US city appoints first Muslim police chief

For Ibrahim Baycora, Paterson’s newest police chief, his professional life has been a series of coin tosses.

It was a coin-toss decision in 1983 that led him to a three-year stint as a supervisor at King Khalid International Airport in Saudi Arabia. A coin-toss decision that brought him back to New Jersey to work at the DEP. And 32 years ago, it was a coin toss decision that led him to accept an offer to join the city police department.

On Tuesday, in a ceremony at City Hall, Baycora, 60, was sworn in as the city’s first Muslim police chief by Andre Sayegh, the city’s first Arab-American mayor, making history and starting a new chapter for a a department beset by corruption and fighting rampant gun crime for years.

But to Baycora, whose family immigrated to Paterson from Turkey when he was an infant, his background serves him better than his creed in one of the state’s most diverse cities.

“I don’t think my religion makes the difference,” said Baycora on Wednesday morning. “But my background does, being a first generation immigrant. People often tend to relax and they feel like they’ll be treated fairly. Especially if they feel like they’re from a marginalized group.”

Sayegh believes that Baycora may also be the first Turkish-American police chief of any city in the country.

Baycora is the city’s 17th police chief and takes over the department’s reins at a time when eight Paterson police officers have been arrested by the FBI on charges that include shaking down motorists for money. He succeeds Troy Oswald as the city police chief. Oswald retired effective the first day of February.

Baycora will earn a salary of $218,000, said Sayegh.

During a tenuous period for the police department, appointing Baycora was common sense, said Sayegh, and would hopefully lend a sense of security and incorruptibility.

“It was my decision and it was based on his integrity,” said Sayegh. “His intelligence. His stellar reputation. His unassailable integrity.”

When Baycora was an infant, his family immigrated from Eskişehir, Turkey, settling down in Paterson, he said. He went through the city’s public school system and graduated from Eastside High School. After going through one year at Boston University, Baycora transferred to Rutgers University, where he graduated with a bachelor’s degree in business and chemical engineering, he said.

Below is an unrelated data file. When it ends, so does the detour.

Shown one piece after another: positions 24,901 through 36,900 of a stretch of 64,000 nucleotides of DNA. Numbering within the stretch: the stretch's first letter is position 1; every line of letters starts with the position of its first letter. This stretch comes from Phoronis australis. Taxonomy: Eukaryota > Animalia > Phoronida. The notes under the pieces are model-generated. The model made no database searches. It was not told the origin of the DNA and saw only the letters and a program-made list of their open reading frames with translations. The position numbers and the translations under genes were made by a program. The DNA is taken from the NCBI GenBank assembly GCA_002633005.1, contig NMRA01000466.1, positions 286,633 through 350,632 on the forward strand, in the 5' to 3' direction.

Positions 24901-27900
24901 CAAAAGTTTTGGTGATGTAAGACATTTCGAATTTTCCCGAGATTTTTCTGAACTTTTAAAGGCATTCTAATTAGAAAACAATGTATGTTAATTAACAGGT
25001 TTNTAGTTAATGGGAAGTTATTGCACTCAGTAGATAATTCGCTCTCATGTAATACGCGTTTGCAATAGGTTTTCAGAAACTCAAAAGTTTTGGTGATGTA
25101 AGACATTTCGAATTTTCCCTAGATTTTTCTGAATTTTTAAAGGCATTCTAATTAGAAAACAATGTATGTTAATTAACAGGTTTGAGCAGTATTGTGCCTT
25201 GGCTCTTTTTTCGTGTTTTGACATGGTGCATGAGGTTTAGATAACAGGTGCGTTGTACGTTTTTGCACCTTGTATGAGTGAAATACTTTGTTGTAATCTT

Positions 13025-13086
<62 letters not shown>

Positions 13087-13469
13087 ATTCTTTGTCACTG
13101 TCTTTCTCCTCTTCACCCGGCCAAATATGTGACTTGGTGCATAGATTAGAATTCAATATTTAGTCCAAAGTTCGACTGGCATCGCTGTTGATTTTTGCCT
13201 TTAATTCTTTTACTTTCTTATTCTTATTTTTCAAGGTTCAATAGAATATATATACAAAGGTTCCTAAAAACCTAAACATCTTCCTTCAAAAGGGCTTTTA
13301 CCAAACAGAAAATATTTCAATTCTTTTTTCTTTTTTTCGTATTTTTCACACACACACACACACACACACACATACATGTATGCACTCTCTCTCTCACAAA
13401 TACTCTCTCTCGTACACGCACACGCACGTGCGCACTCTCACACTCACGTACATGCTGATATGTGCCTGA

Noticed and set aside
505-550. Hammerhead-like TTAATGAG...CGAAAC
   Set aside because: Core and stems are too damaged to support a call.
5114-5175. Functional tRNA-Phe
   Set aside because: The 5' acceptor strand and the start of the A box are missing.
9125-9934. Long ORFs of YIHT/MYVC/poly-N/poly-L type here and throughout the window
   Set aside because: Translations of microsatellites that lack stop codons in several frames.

It was a run-in with Paterson Police that would ultimately steer Baycora away from fledgling careers and into the same police department he’d end up leading years later. After he was involved in a fight, Baycora was irked by the way he was treated by police officers.

“I was the type of guy that never had run-ins with the police,” said Baycora. “I never hung around the streets. I maintained good grades. I went to school.”

Rather than letting the experience turn him away from law enforcement, Baycora used it to drive his pursuit to join the department’s ranks.

“I didn’t think they treated me well and that sparked my interest,” he said. “I said ‘Let me become a police officer.’”

After passing the test, Baycora got a call from then-Mayor Frank X. Graves Jr., who asked him if he’d take the job, he said. After Baycora asked for more time to make his decision, Graves told him he had to choose right then and there. Once again, Baycora made a coin-toss decision and accepted.

More than 30 years later, Baycora hopes to correct the course of the police department by using technology and holding the department’s supervisors accountable, he said. Last month, the city announced 150 police officers would be receiving body cameras. Recently, high-ranking officers attended a training on comparative statistics, which can be used to compare law enforcement statistics based on sectors in a police department, said Sayegh.


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